Losing a loved one is undoubtedly a difficult experience, and in the midst of grief, dealing with administrative matters can be overwhelming. Among the important considerations is the handling of the deceased's estate, which involves managing their assets, and liabilities, and ensuring proper tax compliance. In Australia, the Australian Taxation Office (ATO) has established guidelines related to deceased estates, including the notable "3-year rule." In this article, we will delve into the specifics of the Deceased Estate 3-Year Rule by the ATO and provide clarity on its implications.
The Deceased Estate 3-Year Rule is a provision outlined by the ATO that relates to the taxation of income generated by an estate after the death of an individual. In essence, it states that the estate of a deceased person will continue to be taxed as if they were still alive for a period of up to three years following their death. This rule primarily affects the tax treatment of income earned by the estate during this three-year period.
The application of the Deceased Estate 3-Year Rule hinges on the nature of income generated by the estate during the specified period. It mainly affects income earned from assets that were owned by the deceased individual. This could include sources such as rental income from properties, interest on investments, dividends from stocks, and similar forms of income.
During the three-year period, the estate's income is reported under the deceased's Tax File Number (TFN), and is subject to the same tax rates and thresholds that would apply to them if they were alive. The estate's trustee or executor is responsible for lodging tax returns on behalf of the estate during this period.
While the Deceased Estate 3-Year Rule is a general guideline, there are exceptions that can alter its application:
The Deceased Estate 3-Year Rule established by the ATO serves as a crucial framework for handling the taxation of income generated by an estate after an individual's passing. Executors and trustees bear the responsibility of understanding and adhering to this rule while properly managing the deceased's assets and liabilities. By seeking professional advice and timely reporting, the process can be navigated with greater ease, ensuring that both the memory of the deceased and their beneficiaries are respected and cared for in accordance with the law.
At the worst time of your life, the last thing you want to think about is tax.
When a loved one dies, however, their affairs must be dealt with at some stage. This includes their tax obligations. Death and Taxes need to be dealt with regardless if there is a will in place or not.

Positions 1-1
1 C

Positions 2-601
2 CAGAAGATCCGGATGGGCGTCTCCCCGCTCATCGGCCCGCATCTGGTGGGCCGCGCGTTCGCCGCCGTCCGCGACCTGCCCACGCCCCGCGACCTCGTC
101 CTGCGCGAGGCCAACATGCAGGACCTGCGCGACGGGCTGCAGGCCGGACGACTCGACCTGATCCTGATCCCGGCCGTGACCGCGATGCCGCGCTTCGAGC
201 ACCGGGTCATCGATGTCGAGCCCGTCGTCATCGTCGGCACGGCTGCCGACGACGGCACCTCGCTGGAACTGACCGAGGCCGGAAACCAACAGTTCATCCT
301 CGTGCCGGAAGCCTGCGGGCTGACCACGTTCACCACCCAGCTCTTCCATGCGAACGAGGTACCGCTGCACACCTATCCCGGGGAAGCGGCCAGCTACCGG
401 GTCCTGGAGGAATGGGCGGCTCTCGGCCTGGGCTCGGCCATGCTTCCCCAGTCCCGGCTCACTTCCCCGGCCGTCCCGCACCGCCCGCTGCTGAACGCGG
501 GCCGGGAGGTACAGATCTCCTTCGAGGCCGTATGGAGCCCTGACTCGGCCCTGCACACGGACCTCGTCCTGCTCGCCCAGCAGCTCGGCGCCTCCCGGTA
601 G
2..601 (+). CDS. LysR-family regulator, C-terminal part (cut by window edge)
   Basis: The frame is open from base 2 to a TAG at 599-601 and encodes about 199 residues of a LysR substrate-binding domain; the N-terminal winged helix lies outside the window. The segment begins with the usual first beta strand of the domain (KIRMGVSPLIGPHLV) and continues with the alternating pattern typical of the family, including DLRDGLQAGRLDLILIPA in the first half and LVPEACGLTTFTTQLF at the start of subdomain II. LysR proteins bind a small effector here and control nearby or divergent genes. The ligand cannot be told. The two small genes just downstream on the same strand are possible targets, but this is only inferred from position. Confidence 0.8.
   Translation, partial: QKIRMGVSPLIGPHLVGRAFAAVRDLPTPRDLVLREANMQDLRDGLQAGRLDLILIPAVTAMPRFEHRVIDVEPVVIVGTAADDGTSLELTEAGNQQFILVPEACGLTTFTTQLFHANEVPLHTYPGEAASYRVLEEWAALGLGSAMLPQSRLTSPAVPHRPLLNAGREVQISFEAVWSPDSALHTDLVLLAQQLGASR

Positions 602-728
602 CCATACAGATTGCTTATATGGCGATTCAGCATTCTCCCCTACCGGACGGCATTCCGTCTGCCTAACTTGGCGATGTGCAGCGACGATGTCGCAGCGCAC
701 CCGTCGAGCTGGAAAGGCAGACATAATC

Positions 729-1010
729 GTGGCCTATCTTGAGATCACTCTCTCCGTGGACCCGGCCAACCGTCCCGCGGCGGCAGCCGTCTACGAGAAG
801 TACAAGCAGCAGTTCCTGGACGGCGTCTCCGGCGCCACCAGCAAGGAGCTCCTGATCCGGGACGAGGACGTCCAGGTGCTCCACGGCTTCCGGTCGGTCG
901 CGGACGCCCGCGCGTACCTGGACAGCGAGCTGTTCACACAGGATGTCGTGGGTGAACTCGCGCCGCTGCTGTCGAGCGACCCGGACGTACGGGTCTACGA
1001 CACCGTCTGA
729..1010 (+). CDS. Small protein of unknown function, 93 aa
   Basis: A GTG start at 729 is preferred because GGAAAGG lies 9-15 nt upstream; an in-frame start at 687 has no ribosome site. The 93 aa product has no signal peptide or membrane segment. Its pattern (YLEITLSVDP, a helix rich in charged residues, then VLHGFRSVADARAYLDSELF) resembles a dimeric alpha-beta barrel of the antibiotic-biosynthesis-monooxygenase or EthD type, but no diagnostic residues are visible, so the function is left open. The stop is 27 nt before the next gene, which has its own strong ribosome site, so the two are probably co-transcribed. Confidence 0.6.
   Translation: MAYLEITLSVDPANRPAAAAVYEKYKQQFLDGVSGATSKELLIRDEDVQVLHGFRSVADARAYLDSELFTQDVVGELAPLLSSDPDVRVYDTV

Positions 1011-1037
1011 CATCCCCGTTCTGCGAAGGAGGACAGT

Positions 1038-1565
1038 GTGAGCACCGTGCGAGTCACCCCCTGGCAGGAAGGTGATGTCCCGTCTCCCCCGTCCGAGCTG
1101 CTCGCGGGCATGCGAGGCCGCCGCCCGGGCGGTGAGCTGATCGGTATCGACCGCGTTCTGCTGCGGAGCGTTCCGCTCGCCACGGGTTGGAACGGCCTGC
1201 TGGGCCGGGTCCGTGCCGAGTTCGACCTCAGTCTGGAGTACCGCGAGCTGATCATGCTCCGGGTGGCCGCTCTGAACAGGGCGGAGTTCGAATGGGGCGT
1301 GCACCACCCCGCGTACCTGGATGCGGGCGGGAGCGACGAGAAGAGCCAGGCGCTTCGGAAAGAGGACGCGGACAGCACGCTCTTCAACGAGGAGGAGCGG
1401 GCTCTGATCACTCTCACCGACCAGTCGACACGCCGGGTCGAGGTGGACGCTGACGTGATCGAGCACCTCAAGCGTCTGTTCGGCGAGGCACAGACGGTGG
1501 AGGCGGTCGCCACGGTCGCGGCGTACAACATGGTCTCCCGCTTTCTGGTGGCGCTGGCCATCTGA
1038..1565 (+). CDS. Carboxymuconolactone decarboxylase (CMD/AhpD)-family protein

To deal with a deceased tax return, the help of a solicitor is highly recommended.
Someone will be granted the role of executor or administrator of the estate of the deceased person (this is usually stipulated in a will). This is if the deceased has accumulated wealth
From a tax perspective, there are a few things that the executor or administrator has to do.
The Australian Taxation Office (ATO) must be contacted and informed that your loved one has passed away. When you notify them of the death, they can tell you if the person had any outstanding tax returns for prior income years.
If you have a tax agent, they will be able to tell you all the outstanding tax returns, by looking up their tax agent portal.
All their financial documents must be compiled, and you must lodge a date of death (or final) tax return.
This will only need to be lodged if your loved one had tax withheld from their income or had earned more than the tax-free threshold. Even if they don't have tax withheld, we highly suggest lodging a final tax return with the date of death stipulated on the front page.
This final tax return differs from a normal tax return as it doesn’t cover the full financial year - it only covers up to the day that the person died. All income and tax deductions until that day are inputted into the final tax return.
There are still tax obligations that can occur after that day, such as income earned from investments or the sale of assets that may or may not be subject to capital gains tax.
In these circumstances, the executor or administrator of the estate will need to apply for a separate and new tax file number for the estate.
The estate is treated as a separate taxpayer and will pay tax as if it was an adult individual resident taxpayer. Apply here for a TFN application for a deceased estate click here, DEATH AND TAXES.
This special treatment of the estate is received for up to three tax returns after the date of death (in fact, it is for two years from the date of death).
We know that this time is very stressful, even without these additional obligations. The support of a tax professional during this process can ease the burden, as this is a role we are accustomed to taking. Contact us to find out how we can aid you, even if we weren’t the accountant for your loved one. We’re here to help.